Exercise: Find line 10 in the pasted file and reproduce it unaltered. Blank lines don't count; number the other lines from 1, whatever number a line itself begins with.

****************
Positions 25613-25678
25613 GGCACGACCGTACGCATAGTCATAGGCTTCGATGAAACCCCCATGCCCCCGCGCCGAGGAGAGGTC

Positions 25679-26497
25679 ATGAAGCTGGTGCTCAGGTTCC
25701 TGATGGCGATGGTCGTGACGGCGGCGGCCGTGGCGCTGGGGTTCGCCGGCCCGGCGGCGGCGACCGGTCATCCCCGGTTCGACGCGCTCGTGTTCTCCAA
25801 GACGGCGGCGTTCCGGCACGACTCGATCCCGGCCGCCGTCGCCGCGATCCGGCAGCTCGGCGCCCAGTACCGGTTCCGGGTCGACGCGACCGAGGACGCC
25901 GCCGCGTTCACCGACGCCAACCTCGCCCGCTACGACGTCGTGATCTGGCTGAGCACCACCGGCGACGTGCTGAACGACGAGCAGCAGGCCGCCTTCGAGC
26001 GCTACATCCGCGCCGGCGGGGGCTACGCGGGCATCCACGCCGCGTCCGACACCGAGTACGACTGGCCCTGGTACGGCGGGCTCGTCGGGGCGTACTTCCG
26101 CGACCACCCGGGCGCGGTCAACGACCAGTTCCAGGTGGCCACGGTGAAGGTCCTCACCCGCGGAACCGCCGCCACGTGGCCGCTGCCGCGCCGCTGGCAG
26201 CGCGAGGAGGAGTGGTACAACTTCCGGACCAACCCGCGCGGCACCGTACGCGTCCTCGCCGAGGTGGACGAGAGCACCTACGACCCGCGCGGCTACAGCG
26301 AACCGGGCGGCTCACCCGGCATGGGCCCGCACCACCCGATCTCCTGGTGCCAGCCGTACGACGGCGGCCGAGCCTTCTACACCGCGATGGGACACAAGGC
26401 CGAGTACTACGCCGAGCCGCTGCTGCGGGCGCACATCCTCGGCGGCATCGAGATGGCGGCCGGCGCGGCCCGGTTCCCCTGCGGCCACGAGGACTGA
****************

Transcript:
26201 CGCGAGGAGGAGTGGTACAACTTCCGGACCAACCCGCGCGGCACCGTACGCGTCCTCGCCGAGGTGGACGAGAGCACCTACGACCCGCGCGGCTACAGCG